Allison Tannis, RHN
Grapes are healthy and tasty little treats that come in many different colours. Nutritionally, grapes are power packed: a source of vitamin B6, thiamin, vitamin C, potassium, and antioxidants.
Grapes are healthy and tasty little treats that come in many different colours. Nutritionally, grapes are power packed: a source of vitamin B6, thiamin, vitamin C, potassium, and antioxidants. Resveratrol, found in grape skins, is a potent antioxidant that provides more effective protection against free radical damage than vitamins C and E. It is also a potent cancer fighter and protector against heart disease.
Grapes are also the centre of one of the world's most perplexing nutritional questions: the French paradox.
The French Paradox
Heart disease, the leading cause of death in Canada, has sparked interest in the dietary patterns of countries with lower rates of heart disease. France, for example, has an incidence of heart disease 60 percent lower than ours despite its rich cuisine. How is it that a diet high in fat is partnered with a slender and healthy population? This is the French paradox.
One difference between our diets is the amount of red wine consumed by the French. Many believe that it is the alcohol in wine that balances high fat intake. However, recent studies have noted that it's more likely the purple grapes from which red wine is made that can improve heart health.
Grapes Are Heart-Healthy
Research strongly supports grapes as a heart-healthy food. In Circulation (June 2001) researchers concluded that drinking purple grape juice has a direct effect on blood clotting and increases blood levels of antioxidants. Researchers noted that the flavonoids (antioxidants) in grapes positively affect nitric oxide production, helping to reduce the narrowing of arteries. The study also showed that purple grape juice can inhibit platelet clotting, thereby reducing the risk of stroke and heart attacks. Even more convincing is research published in Atherosclerosis (May 2001), which reported a lowering of total cholesterol by grape juice similar to the lowering effect of red wine.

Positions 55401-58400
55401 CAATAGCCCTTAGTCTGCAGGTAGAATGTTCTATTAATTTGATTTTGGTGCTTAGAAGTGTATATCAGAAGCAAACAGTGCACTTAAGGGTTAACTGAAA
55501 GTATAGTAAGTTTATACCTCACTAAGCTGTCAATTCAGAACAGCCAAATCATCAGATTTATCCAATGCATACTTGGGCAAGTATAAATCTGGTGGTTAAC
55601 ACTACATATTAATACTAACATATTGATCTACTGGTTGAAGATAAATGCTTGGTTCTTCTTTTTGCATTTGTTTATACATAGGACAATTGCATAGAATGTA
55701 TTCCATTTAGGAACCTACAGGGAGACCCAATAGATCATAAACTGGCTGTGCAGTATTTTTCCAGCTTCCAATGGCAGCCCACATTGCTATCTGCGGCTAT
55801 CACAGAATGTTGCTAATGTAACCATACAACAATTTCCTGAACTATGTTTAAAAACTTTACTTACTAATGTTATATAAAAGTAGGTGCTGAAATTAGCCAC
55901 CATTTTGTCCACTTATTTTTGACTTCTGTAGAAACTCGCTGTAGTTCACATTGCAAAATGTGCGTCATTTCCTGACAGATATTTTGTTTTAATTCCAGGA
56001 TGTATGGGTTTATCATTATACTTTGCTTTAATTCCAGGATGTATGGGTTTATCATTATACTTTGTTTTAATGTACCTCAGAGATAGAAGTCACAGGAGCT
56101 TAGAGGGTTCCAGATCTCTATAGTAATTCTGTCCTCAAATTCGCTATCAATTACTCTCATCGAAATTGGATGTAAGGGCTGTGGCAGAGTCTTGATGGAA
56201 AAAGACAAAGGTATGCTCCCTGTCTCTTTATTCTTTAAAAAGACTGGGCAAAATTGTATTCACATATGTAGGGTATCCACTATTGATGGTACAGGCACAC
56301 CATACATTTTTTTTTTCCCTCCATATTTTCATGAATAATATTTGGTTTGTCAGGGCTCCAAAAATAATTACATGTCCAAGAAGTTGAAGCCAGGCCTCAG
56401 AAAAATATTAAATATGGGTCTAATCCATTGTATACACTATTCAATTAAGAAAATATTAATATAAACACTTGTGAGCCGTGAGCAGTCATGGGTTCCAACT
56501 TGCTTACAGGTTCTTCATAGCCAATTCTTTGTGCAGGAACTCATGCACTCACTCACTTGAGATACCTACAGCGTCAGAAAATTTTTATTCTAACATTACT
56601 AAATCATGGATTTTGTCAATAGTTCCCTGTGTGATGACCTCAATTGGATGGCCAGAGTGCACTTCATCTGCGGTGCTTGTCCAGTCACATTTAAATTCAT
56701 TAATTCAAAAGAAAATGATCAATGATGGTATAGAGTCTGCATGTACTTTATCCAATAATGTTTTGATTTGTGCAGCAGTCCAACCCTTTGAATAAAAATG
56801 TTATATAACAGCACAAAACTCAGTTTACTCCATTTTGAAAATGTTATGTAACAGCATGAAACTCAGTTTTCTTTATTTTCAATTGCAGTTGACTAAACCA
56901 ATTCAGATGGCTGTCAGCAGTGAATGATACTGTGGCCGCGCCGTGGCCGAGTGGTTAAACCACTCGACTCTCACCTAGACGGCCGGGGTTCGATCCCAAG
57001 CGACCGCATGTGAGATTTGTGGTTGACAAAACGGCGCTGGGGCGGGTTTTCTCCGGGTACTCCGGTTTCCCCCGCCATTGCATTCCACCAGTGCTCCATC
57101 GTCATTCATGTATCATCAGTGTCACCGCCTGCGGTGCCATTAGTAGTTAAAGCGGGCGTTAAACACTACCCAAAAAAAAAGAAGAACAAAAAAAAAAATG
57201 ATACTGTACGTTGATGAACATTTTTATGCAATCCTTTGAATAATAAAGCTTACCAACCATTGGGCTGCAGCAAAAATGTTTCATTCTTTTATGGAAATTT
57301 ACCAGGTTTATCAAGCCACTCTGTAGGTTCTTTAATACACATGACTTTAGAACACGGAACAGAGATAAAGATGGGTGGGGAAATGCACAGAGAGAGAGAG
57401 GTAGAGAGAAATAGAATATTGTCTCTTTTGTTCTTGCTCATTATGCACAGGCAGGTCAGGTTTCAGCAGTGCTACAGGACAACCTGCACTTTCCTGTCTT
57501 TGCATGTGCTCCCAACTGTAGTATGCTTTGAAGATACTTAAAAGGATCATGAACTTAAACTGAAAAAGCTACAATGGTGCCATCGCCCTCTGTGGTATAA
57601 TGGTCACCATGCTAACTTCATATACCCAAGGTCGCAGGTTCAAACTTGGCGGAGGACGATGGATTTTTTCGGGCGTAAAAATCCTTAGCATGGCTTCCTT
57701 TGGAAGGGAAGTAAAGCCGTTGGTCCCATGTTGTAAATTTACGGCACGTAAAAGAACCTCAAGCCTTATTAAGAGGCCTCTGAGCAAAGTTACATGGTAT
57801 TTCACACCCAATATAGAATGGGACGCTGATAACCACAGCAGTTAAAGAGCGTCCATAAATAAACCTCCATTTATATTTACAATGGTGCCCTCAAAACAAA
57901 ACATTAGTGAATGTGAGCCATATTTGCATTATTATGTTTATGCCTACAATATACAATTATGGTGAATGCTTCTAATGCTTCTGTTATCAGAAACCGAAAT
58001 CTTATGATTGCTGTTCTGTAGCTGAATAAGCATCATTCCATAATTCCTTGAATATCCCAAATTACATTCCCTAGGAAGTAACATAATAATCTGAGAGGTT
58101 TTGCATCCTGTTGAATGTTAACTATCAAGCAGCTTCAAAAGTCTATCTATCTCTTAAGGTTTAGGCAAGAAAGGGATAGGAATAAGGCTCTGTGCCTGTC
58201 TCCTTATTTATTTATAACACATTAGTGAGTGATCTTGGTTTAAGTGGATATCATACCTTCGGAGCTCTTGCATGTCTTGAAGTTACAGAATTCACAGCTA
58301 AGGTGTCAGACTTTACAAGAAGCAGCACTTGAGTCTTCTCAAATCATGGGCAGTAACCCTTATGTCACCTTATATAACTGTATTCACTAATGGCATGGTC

How do you find the most nutritionally packed grape? First, choose purple grapes as their red pigment contains the highest level of flavonoids; then, choose organic. Plants produce higher levels of flavonoids as a response to environmental stress. Organically grown food faces more environmental stress as it is not protected by pesticides as are conventionally grown foods. A report published in the Journal of Agriculture and Food Chemistry (January 2003) showed that organic foods can have up to 50 percent more antioxidant power than conventional grown foods.
Grape juice has also been shown to reduce hot flashes, risk of post-menopausal diseases (osteoporosis, cardiovascular disease, and breast cancer), and may prevent Alzheimer's. Its great antioxidant ability means it may be anti-aging.
Health can come in small packages and in tasty ones, at that. Reach for organic grapes and pure grape juice this fall and enjoy good health.